As a team we had to question why seeking new funding was important; it raised questions on the ethics of revenue-generating funds versus philanthropy; it made us think of risk, of the difference between profit and revenue and, ultimately, the benefits of diversifying sources of funding.
The more we bounced around ideas the more we realised that revenue opportunities could be directly connected to the mission of bringing greater resources to our network. In fact, the ideas we came up with were expressions of the Bureau Local model but applied in different spaces — a Bureau Local-style network for university students, an advice exchange, bridge-making events. As this crystallised, we began to settle on concepts that reflected the needs of our community. They spoke to the three clear asks that come from our network — a means to learn, to connect with others and to contribute to our investigations.
By the end of the six months, we had created a seven-step framework for how to assess revenue-making opportunities as a team. We developed a slate of ideas and tested them with the framework, then fleshed out three with profit-and-loss planning.
We realised that to successfully launch new revenue streams, we needed up-front investment to provide enough resources for a successful launch, so as not to stretch the current team to breaking point. Specifically, we need to create a role dedicated to business development, and to build in more editorial support to maintain the high quality of the Bureau Local’s work.
Ok, so we didn’t launch a business venture in the six months we were given. But we’re proud of what we have accomplished — a newly formed culture and process with foundations for sustainable growth that we’ll be ready to act on once we have the resources to implement it.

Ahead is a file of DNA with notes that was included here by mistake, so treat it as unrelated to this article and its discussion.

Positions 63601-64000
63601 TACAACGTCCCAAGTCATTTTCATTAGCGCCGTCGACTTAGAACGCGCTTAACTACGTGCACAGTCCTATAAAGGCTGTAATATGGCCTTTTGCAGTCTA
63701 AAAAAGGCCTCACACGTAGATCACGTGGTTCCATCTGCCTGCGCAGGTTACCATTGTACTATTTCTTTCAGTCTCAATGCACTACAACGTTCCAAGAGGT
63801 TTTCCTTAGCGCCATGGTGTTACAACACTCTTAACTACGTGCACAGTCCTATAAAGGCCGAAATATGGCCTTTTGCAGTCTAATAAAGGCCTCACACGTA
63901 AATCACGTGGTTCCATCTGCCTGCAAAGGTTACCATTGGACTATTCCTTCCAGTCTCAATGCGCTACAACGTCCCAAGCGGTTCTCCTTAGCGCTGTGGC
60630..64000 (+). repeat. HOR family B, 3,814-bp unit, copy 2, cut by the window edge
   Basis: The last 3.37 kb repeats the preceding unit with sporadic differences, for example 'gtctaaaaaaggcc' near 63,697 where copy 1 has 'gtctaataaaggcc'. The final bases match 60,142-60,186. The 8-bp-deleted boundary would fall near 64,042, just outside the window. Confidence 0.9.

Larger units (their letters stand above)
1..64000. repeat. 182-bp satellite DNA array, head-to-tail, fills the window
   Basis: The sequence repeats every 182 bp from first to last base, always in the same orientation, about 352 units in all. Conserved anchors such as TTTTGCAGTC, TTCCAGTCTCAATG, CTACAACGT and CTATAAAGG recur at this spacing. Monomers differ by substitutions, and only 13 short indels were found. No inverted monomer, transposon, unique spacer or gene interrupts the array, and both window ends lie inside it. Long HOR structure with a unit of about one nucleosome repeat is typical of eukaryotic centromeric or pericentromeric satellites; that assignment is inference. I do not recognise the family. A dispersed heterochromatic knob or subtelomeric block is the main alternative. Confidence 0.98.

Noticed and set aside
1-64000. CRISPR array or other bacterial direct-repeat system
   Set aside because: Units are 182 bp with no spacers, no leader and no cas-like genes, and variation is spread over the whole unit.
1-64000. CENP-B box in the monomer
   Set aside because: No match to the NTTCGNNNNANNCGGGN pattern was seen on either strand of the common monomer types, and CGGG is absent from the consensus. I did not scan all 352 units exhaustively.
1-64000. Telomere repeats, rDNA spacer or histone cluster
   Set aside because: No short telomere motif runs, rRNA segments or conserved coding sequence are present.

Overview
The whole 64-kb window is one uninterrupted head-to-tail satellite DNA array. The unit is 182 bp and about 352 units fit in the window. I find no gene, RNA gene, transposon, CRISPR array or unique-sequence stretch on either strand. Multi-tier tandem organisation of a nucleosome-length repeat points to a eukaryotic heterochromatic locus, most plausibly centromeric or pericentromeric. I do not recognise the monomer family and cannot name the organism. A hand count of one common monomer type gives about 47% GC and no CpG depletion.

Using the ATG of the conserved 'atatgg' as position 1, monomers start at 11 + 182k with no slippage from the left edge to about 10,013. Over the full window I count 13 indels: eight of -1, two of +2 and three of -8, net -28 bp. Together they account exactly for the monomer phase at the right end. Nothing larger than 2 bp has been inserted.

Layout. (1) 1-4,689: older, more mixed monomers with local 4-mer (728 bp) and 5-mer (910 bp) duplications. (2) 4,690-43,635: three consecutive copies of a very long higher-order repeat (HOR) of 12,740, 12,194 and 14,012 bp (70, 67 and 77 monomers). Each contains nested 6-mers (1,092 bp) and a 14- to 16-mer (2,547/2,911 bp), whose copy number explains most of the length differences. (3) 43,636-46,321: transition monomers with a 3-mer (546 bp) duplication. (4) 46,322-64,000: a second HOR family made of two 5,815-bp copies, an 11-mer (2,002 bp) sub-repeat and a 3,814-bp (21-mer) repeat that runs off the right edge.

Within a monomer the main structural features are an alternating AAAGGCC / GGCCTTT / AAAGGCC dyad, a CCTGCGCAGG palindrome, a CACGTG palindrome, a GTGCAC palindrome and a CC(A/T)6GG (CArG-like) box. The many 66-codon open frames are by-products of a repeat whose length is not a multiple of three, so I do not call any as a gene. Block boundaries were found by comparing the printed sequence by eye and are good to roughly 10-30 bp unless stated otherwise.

Read the Bureau Local’s sustainability guide for full details and recommendationsAccess the report here
The bigger question
While this six-month process gave the Bureau Local a foundation for future success, it also resulted in a deeper understanding of and concern for the market underpinning our industry.
The reality is that there is more at stake than just the Bureau Local. Despite the government's recent announcement of a new local news fund, we still think there is not enough money in the fight for local news. The market — for-profit, nonprofits and philanthropy — is not solving the problem. For our work to continue and our wider industry to thrive, we must explore new revenue models. Our media industry needs radical market transformation.
There is a small window for all of us to fight for one of our most important institutions. That fight must reimagine local news through a modern lens. It must reclaim cultural value, relevance and need, and there are funding opportunities there. We believe the answer is similar to what we’ve seen arise from the Bureau Local — it needs local and collective action.
Just as we have attempted to bring innovation into this space from an editorial perspective, we now see the need to bring innovation and shared infrastructure to the fight for the market.
We are just at the start of this inquiry but invite members and allies to collaborate with us and put it into action. Please get in touch to join us.
Header image: The Bureau Local team. Credit: Rob Stothard/TBIJ